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Bioscience News
Today's biological science headlines from the sources selected by our team:

El Niño could drive intense season for Amazon fires
The long-lasting effects of El Niño are projected to cause an intense fire season in the Amazon, according to the 2016 seasonal forecast from experts.
Plants & Animals News -- ScienceDaily, Thu, 30 Jun 2016 06:32:18 GMT

As sea level rises, Hudson River wetlands may expand
In the face of climate change impact and inevitable sea level rise, scientists studying New York's Hudson River estuary have forecast new tidal wetlands, comprising perhaps 33 percent more wetland area by the year 2100.
Plants & Animals News -- ScienceDaily, Thu, 30 Jun 2016 06:32:18 GMT

Little to no association between butter consumption, chronic disease or total mortality
An epidemiological study analyzing the association of butter consumption with chronic disease and mortality finds that butter was only weakly associated with total mortality, not associated with heart disease, and slightly inversely associated (protective) with diabetes.
Plants & Animals News -- ScienceDaily, Thu, 30 Jun 2016 06:32:18 GMT

All signs point to health: Arrows on grocery floors increased the proportion of produce spending
(Elsevier Health Sciences) Fruit and vegetable availability is often assumed to be a purchase barrier, yet fruit and vegetable availability does not necessarily result in frequent purchases. Rather, in-store marketing of less-healthy foods may be a major influencing factor in consumer spending habits regarding fruits and vegetables. A new study, in which in-store marketing focused attention on fruits and vegetables, resulted in an increased proportion of produce purchases keeping overall food spending the same.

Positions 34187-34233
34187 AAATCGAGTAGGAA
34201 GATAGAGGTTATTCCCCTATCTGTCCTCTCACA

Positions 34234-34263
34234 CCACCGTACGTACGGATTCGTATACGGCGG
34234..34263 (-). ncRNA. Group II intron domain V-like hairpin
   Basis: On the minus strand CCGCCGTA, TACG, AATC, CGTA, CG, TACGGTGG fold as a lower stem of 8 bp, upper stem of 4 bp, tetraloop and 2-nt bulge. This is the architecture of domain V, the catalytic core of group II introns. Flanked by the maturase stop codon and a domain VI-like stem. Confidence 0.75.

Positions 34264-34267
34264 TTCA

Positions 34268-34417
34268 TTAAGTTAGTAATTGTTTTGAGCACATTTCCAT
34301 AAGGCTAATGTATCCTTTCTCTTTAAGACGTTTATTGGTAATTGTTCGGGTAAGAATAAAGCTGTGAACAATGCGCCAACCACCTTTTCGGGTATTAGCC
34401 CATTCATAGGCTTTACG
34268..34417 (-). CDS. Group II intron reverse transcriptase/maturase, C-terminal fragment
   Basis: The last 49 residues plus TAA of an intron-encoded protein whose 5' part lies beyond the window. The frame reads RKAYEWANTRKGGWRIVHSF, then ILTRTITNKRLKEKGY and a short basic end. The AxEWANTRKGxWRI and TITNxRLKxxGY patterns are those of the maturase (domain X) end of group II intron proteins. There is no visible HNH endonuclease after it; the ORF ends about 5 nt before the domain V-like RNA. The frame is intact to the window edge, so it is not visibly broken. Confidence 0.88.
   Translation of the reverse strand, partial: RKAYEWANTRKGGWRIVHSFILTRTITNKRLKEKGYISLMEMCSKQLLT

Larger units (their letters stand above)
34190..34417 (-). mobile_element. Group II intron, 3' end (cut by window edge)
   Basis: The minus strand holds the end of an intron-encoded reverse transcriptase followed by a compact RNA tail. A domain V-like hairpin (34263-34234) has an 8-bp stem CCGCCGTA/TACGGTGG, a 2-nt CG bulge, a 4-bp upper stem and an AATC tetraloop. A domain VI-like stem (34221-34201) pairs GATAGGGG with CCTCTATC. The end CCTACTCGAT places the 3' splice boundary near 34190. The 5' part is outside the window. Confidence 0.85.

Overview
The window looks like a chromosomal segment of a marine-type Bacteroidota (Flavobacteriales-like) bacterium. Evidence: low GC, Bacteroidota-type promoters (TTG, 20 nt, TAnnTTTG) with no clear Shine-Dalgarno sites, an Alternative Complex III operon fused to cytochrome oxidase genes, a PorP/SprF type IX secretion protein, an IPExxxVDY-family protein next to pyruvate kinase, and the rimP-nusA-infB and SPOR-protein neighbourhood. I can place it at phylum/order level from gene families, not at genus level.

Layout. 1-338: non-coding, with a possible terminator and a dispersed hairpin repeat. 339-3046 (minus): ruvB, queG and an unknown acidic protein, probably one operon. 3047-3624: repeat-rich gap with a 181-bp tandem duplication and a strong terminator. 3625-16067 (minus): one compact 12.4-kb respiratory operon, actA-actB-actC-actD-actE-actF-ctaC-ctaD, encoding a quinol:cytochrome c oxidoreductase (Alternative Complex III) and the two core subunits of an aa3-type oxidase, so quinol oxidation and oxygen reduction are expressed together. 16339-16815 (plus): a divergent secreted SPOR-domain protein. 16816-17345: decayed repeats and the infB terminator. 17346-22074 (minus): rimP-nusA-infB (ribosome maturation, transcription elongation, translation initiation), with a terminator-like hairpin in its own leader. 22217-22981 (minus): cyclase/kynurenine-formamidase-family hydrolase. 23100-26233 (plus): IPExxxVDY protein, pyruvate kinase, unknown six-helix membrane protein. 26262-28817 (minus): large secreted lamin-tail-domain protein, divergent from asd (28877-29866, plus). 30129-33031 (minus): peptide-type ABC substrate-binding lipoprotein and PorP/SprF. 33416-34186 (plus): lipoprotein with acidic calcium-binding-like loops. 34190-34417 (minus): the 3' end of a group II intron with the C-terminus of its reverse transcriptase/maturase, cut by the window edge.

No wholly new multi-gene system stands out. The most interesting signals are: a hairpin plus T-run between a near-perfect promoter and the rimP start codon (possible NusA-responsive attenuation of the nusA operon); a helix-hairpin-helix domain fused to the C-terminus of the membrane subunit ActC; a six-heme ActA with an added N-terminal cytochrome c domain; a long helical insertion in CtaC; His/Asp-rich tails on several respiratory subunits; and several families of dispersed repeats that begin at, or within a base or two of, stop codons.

EurekAlert! - Biology, Thu, 30 Jun 2016 06:32:18 GMT

Plutons, swarms, geothermal energy, and active margins in transition
(Geological Society of America) New articles from the Geological Society of America's online-only journal, Geosphere, are now available. These new releases include three open-access articles, 'Geochronological imaging of an episodically constructed subvolcanic batholith: U-Pb in zircon chronochemistry of the Altiplano-Puna Volcanic Complex of the Central Andes;' 'Slab-rollback ignimbrite flareups in the southern Great Basin and other Cenozoic American arcs: A distinct style of arc volcanism;' and 'Extraction of three-dimensional fracture trace maps from calibrated image sequences.'
EurekAlert! - Biology, Thu, 30 Jun 2016 06:32:18 GMT

Ocean acidification affects predator-prey response
(University of California - Davis) Ocean acidification makes it harder for sea snails to escape from their sea star predators, according to a study from UC Davis. The findings suggest that by disturbing predator-prey interactions, ocean acidification could spur cascading consequences for food web systems in shoreline ecosystems.
EurekAlert! - Biology, Thu, 30 Jun 2016 06:32:18 GMT

Watching a forest breathe

Flux towers are equipped with inlets for "sniffing the air " above the forest, in addition to other instruments such as sonic anemometers for measuring wind.
For the first time, scientists have been successful in measuring the processes by which an entire forest "breathes," using sophisticated technology involving flux towers and new instrumentation that can precisely measure two different types (isotopes) of carbon dioxide in the air. A team led by Richard Wehr and Scott Saleska at the University of Arizona obtained detailed long-term measurements of the respiration and photosynthesis rates of a temperate deciduous forest during the day and the night.